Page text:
“We appreciate the Supreme Court’s guidance on balancing private property rights and local government jurisdiction of oil and gas operations in Colorado,” Hickenlooper said in a celebratory statement that struck his usual theme of working with industry, not against it. “We’ll continue to work creatively and energetically with communities and industry to ensure our world-class environment is protected while remaining a place that is welcoming to business and jobs.”

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It is unclear how direct a role Bernhardt played in the industry’s fight as chair of the natural resources division, and the matter doesn’t appear on the listed conflicts of interest in his ethics disclosure. But he was front and center celebrating his firm’s victory in a May 2016 press release issued from the firm: “This case involved precedent-setting issues pertaining to state preemption of oil and gas activities,” Bernhardt said in a statement commending his employee, whose “knowledge of energy and land use law were on exceptional display in front of the Supreme Court, showing the depth and breadth of our team.”

A few months after the 2016 state Supreme Court win, environmental activists were gathering signatures for a pair of ballot initiatives, Nos. 75 and 78, that would have given municipalities the power to ban fracking and force fracking operations to be located 2,500 feet from occupied buildings. COGA objected to the efforts and sought a series of meetings, including getting oil and gas executives on the “governor’s dance card” to plot a strategy to defeat or at least undermine the initiatives, according to emails obtained through state requests by the watchdog group Documented and shared with Mother Jones.

The ballot initiatives barely gathered support, and neither one cleared the threshold for enough valid signatures to make the 2016 cycle. Activists tried again in 2018 with Proposition 112, a state initiative that would have required the sites for new oil and gas wells to be located more than 2,500 feet away from any occupied building — schools, homes, and sensitive areas — because of health concerns. Once more, Hickenlooper was on the side of COGA and opposed Proposition 112, arguing that the measure would impose excessive burdens on the economy and state budget. Both the governor and COGA pointed to the estimate that 85 percent of non-federal lands would be off the table. The industry contributed $38 million to help defeat it and back a different initiative, which also failed.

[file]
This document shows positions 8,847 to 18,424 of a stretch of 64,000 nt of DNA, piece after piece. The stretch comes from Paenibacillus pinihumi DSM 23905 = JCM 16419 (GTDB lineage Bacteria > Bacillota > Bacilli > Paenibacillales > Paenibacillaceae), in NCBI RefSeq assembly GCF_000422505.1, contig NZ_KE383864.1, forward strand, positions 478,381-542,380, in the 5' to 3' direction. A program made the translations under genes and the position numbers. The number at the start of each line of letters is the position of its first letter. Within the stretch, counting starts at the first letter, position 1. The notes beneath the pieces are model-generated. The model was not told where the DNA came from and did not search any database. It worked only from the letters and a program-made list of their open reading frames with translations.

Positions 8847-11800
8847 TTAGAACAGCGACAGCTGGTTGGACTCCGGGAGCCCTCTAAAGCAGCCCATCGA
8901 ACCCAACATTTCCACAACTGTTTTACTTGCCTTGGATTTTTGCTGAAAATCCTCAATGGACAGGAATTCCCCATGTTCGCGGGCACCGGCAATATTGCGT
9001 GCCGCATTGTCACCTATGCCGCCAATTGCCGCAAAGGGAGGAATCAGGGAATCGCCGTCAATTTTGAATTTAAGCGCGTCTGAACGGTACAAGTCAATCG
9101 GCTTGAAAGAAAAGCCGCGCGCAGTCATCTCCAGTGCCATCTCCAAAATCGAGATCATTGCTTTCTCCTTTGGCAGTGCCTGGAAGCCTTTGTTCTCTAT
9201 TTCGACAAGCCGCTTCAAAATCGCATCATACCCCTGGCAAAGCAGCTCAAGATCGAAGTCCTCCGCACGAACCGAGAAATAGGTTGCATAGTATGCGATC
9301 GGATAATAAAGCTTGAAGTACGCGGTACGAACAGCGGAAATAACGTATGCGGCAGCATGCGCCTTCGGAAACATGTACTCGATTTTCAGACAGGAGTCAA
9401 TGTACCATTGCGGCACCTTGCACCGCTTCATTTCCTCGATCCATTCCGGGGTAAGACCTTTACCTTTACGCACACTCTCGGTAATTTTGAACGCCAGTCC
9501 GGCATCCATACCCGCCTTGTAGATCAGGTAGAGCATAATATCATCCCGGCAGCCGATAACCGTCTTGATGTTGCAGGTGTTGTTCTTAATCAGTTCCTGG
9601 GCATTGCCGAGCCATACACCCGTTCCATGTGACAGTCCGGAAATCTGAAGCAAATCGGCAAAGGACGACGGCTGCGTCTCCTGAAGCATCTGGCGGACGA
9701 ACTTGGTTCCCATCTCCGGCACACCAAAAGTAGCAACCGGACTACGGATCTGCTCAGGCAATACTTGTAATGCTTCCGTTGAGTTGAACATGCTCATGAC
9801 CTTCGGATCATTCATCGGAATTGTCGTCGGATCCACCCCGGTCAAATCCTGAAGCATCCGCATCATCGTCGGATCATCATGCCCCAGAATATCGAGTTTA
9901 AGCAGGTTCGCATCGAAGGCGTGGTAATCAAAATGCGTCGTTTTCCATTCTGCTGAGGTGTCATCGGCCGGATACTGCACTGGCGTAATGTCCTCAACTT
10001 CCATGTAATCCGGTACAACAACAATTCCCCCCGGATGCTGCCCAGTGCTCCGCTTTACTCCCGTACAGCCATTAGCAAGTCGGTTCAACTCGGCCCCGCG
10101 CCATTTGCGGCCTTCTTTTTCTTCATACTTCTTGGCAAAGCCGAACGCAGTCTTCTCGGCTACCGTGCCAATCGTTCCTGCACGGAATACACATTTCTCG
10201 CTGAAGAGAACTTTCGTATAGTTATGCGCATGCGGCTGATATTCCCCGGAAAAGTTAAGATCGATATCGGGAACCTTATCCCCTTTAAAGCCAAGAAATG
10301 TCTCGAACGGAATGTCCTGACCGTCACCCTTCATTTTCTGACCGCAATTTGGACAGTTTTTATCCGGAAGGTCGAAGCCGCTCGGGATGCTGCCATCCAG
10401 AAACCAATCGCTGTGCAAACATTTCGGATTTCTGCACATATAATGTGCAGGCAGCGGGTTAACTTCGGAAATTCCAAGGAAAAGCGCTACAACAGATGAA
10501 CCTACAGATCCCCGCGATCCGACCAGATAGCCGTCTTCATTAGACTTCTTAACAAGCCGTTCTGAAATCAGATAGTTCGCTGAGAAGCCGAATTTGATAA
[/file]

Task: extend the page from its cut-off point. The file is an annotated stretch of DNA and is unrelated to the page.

Nonetheless, before leaving office in 2018, the state commission struck a compromise ahead of a newly elected Democratic wave, unanimously approving a more narrow order setting new fracking operations back 1,000 feet from schools.

Now Hickenlooper is on the campaign trail, Bernhardt is running the Department of the Interior, and COGA is working with the Colorado arm of the American Petroleum Institute in its next fight: preventing the new Democratic majority in Colorado from passing a law to give local entities more power to curb fracking. Tracee Bentley, Hickenlooper’s legislative director at the time, started the American Petroleum Institute’s Colorado arm in 2015 and is working on the side of oil and gas on this effort.

Last year, Bentley hosted an American Petroleum Institute roundtable in which she sounded the alarm about citizen efforts to rein in the oil industry and praised compromise in terms that Hickenlooper now echoes on the campaign trail. “I know that the key to our success is collaboration,” she said in a statement, “and we will continue to work hand-in-hand with government partners, communities and stakeholders alike to ensure that our shared future betters the lives of all Coloradans.”

Appearing on the same panel was then-deputy Interior Secretary David Bernhardt.